There are just a few things you’ll need before diving into sous vide cooking. Even though sous vide offers amazing, restaurant-quality results, you don’t need a lot of fancy gear (just a sous vide immersion circulator). Here’s a brief rundown of everything you’ll need to get started.
Essential Sous Vide Equipment
You only need one specialty piece of equipment to do sous vide cooking at home (the immersion circulator); the rest is optional.
Sous Vide Immersion Circulator
There are several types of sous vide cookers, but home cooks will typically use immersion circulators, which take up very little space and are often more affordable than the larger machines used by restaurants. Immersion circulators look very similar to immersion blenders. You insert them into a container or pot filled with water. They’ll heat up to a precise temperature, drawing in and releasing the water, circulating it around the container so that the water maintains that exact temperature, which will then be used to cook the food.
Large Container For Your Water Bath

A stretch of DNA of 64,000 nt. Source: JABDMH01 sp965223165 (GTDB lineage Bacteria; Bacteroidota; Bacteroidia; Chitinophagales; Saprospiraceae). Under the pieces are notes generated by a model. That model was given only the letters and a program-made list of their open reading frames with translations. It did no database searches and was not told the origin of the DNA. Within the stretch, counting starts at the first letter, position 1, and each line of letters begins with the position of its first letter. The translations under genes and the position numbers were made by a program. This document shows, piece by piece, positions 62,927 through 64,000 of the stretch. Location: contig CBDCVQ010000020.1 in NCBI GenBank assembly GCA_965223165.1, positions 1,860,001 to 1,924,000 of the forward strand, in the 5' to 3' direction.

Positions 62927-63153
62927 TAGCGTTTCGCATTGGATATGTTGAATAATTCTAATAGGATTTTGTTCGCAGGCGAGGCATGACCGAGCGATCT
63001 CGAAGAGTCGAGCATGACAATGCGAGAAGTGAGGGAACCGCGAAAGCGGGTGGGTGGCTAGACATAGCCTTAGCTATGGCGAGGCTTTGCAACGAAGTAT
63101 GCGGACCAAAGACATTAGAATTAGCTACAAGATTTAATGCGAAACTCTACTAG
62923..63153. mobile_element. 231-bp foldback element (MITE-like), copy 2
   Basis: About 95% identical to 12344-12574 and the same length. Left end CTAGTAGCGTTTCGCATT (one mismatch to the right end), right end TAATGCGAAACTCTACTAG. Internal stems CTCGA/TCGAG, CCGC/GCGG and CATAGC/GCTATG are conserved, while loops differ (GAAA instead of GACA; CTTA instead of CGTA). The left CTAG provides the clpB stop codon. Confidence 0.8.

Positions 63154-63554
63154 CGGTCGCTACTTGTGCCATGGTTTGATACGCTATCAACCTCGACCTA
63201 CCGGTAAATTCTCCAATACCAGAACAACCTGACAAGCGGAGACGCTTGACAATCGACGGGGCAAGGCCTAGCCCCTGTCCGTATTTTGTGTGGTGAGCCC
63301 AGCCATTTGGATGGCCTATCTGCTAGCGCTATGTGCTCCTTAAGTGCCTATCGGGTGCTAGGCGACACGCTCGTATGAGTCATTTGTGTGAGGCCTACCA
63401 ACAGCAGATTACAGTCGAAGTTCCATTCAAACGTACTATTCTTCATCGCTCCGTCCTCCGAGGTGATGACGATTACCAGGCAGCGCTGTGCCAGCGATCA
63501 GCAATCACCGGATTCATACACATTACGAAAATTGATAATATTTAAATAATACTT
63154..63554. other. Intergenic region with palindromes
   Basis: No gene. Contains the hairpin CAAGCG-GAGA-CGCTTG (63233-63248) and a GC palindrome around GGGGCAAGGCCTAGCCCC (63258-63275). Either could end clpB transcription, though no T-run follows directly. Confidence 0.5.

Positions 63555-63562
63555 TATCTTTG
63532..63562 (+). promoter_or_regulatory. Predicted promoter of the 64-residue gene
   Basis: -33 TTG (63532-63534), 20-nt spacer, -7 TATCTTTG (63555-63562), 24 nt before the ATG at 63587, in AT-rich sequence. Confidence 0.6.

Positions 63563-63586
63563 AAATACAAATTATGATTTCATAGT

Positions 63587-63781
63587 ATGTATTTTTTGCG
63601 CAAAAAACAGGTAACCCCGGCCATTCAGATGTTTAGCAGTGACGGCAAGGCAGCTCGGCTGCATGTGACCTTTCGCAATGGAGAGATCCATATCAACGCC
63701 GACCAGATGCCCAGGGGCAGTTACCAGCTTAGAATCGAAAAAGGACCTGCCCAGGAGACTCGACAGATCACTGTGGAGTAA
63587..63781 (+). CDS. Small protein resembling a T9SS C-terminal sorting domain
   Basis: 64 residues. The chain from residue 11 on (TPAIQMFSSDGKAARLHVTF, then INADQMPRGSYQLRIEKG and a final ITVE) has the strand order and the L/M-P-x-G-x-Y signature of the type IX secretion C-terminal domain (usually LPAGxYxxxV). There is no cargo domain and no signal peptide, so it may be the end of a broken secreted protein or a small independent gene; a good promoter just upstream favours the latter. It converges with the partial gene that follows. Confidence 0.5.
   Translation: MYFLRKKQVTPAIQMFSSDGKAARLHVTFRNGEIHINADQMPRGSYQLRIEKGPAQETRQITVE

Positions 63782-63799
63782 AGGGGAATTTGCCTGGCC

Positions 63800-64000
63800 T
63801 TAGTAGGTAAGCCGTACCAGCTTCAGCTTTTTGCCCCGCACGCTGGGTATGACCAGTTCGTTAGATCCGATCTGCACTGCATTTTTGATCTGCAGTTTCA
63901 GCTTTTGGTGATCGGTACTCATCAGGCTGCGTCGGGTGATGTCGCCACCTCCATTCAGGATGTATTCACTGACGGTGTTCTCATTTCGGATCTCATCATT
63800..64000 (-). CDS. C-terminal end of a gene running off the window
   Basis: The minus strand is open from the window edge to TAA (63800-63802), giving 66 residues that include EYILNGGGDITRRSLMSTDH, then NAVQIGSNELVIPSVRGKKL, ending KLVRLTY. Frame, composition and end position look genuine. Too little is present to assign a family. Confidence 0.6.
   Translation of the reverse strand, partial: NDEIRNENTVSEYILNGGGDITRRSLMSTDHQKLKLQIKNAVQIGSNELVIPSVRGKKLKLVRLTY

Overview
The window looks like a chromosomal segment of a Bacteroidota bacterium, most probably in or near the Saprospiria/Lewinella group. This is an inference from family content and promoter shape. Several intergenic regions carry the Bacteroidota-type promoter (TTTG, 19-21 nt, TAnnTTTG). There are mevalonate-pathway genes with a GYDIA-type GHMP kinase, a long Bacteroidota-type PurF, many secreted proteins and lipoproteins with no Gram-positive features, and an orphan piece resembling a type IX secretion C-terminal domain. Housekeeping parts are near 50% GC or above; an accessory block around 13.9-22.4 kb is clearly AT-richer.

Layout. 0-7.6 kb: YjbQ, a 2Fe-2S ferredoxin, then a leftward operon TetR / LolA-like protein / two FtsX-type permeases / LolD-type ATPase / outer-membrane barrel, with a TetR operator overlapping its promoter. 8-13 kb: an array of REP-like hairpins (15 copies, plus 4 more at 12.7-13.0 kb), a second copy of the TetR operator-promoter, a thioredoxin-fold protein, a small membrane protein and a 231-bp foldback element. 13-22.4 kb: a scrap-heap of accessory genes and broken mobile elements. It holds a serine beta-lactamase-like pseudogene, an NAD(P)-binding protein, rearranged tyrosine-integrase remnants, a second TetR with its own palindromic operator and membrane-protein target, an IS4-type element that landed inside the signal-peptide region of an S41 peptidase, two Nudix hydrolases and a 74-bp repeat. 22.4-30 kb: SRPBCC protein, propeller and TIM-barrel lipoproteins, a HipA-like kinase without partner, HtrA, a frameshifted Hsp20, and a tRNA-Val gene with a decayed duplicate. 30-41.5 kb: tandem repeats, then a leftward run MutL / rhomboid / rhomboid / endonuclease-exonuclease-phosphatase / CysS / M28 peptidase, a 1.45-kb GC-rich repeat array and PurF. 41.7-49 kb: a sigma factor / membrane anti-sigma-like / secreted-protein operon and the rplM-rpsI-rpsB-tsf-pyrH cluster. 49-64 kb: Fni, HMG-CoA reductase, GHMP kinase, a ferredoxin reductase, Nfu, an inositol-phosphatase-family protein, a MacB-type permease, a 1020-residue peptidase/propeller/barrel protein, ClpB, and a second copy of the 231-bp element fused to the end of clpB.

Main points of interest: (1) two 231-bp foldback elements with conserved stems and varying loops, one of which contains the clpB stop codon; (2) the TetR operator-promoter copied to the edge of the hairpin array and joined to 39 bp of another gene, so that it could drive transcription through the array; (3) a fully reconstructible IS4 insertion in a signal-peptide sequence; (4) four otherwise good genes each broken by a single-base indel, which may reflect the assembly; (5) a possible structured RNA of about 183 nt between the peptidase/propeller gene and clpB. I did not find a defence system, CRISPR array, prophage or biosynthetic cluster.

You can use something you already own, such as a large saucepan, stockpot, or Dutch oven. You can also use a sous vide cambro container with a lid. Lidded containers are convenient, because you’ll want to cover whatever container you use to keep the water from evaporating.
If you don’t have a lid, you can simply cover your pot with plastic wrap or foil.
A common misconception about sous vide cooking is that you need fancy vacuum-sealing bags. Nope! You can use disposable gallon or quart freezer bags, depending on the size you need for what you’re cooking. I use these Ziplock bags. Another more environmentally friendly option is reusable silicone bags.
Small Weights or Magnets
You’ll need something to weigh down the bags if they won’t stay submerged (I use these magnets, which work very well.) However, once again, you don’t need to purchase anything fancy. You can use a bag clip and attach something like a spoon to the bottom of the bag. Anything that can be submerged in water will work.
Kitchen Tongs and Ladles
These are useful for removing bags, eggs, and jars from the hot water.
A Cast Iron Skillet and/or Kitchen Blowtorch
A cast iron skillet (stainless steel or aluminum will also work), for searing meat at the end. Nonstick pans won’t get the job done. Blowtorches like the Searzall Culinary Torch are a fun, optional addition.